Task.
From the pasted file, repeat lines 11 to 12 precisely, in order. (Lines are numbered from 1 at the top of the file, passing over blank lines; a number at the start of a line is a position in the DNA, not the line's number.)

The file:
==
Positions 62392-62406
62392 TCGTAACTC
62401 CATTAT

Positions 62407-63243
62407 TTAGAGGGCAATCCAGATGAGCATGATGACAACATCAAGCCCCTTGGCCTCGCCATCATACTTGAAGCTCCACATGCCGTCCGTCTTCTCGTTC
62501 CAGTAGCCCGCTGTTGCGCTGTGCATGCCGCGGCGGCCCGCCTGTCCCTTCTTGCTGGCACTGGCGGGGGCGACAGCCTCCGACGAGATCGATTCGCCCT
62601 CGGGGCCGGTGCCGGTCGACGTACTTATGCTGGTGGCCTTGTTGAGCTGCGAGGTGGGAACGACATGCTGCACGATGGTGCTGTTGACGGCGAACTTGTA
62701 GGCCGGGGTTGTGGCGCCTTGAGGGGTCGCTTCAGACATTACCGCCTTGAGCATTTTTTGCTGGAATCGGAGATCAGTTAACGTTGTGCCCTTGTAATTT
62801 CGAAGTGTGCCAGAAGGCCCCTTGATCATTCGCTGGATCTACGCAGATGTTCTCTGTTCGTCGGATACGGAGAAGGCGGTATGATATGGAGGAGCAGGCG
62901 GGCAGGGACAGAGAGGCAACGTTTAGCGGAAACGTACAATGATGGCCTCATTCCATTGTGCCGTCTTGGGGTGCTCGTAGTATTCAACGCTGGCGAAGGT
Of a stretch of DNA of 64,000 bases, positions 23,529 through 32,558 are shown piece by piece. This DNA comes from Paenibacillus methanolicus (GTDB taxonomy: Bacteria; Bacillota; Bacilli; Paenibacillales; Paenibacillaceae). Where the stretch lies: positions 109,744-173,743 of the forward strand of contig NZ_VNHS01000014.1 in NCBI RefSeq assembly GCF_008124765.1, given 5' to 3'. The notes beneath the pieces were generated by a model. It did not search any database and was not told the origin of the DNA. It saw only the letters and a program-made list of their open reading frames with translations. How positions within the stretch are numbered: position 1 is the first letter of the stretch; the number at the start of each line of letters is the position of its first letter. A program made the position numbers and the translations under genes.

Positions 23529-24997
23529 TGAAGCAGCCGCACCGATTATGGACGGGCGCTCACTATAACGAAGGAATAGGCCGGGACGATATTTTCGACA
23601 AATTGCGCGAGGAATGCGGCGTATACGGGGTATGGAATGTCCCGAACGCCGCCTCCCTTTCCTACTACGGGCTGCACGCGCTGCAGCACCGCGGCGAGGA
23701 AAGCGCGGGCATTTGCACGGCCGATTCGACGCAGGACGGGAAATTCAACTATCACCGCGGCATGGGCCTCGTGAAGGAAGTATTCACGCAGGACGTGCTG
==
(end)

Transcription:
Of a stretch of DNA of 64,000 bases, positions 23,529 through 32,558 are shown piece by piece. This DNA comes from Paenibacillus methanolicus (GTDB taxonomy: Bacteria; Bacillota; Bacilli; Paenibacillales; Paenibacillaceae). Where the stretch lies: positions 109,744-173,743 of the forward strand of contig NZ_VNHS01000014.1 in NCBI RefSeq assembly GCF_008124765.1, given 5' to 3'. The notes beneath the pieces were generated by a model. It did not search any database and was not told the origin of the DNA. It saw only the letters and a program-made list of their open reading frames with translations. How positions within the stretch are numbered: position 1 is the first letter of the stretch; the number at the start of each line of letters is the position of its first letter. A program made the position numbers and the translations under genes.

Positions 23529-24997